Teaching J reminds me how difficult dressage is. Now that I've shown to Third Level and have a Bronze medal, I feel so much pressure to be a "good" rider. Isn't that what being a Bronze/Silver/Gold medalists means? J is helping me see that it just means that I've learned a lot, but it doesn't mean that the rest is supposed to be easy. Whether it's your first turn on the forehand or your first canter pirouette, it's going to be hard, and I don't think anyone more accomplished than me is going to criticize me as I continue to struggle. If anything, I think watching a rider struggle through the levels you've already "learned," gives you a new appreciation for how difficult this sport really is.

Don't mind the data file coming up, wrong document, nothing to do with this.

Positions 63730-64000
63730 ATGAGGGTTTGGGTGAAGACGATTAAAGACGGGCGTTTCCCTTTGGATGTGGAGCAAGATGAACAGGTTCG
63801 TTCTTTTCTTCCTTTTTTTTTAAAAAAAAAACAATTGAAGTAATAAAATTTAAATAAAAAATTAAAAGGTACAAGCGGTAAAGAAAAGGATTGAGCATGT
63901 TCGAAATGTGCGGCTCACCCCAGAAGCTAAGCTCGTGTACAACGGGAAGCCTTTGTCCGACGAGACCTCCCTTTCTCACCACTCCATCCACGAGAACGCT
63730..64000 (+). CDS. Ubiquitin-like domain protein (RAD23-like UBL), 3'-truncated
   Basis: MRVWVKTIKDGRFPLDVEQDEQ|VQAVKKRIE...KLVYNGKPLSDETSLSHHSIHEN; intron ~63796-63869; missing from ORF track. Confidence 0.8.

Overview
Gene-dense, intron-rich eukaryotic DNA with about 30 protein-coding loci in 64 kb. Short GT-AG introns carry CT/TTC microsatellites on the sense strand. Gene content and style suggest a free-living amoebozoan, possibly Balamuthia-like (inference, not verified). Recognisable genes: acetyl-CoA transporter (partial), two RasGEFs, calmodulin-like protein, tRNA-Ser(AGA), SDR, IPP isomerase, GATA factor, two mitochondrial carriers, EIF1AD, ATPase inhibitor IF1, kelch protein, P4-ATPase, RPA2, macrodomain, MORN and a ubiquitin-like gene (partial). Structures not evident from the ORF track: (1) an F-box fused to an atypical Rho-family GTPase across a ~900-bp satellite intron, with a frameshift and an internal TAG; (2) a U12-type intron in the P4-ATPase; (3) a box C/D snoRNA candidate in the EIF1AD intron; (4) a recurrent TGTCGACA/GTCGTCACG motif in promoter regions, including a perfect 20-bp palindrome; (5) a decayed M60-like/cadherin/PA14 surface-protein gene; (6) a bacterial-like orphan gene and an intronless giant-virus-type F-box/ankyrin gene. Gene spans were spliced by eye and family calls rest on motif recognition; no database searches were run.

I love having a schoolmaster to share, but I wish I had two of them!
The California Dressage Society, my USDF Group Member Organization, does an amazing job recognizing its members with a bevy of awards and recognition opportunities. Normally, there is an annual meeting which all members can attend. The chapter chairs participate in round table discussions, there is a silent auction, educational seminars and clinics, and an awards gala.
In 2019, a group of us went to the CDS annual meeting where several of us earned our 2018 Ruby Gem Awards and Horse Performance Awards. It was thrilling for me to step up on that stage to receive the Ruby Rider Award (scores earned at Training, First, and Second Levels) and Speedy's Second Level Horse Performance Award. It was more than I ever thought we might earn. I was grateful we had gotten that far. Little did I know that two years later we'd eventually earn a USDF Bronze Medal and a Third Level Horse Performance Award.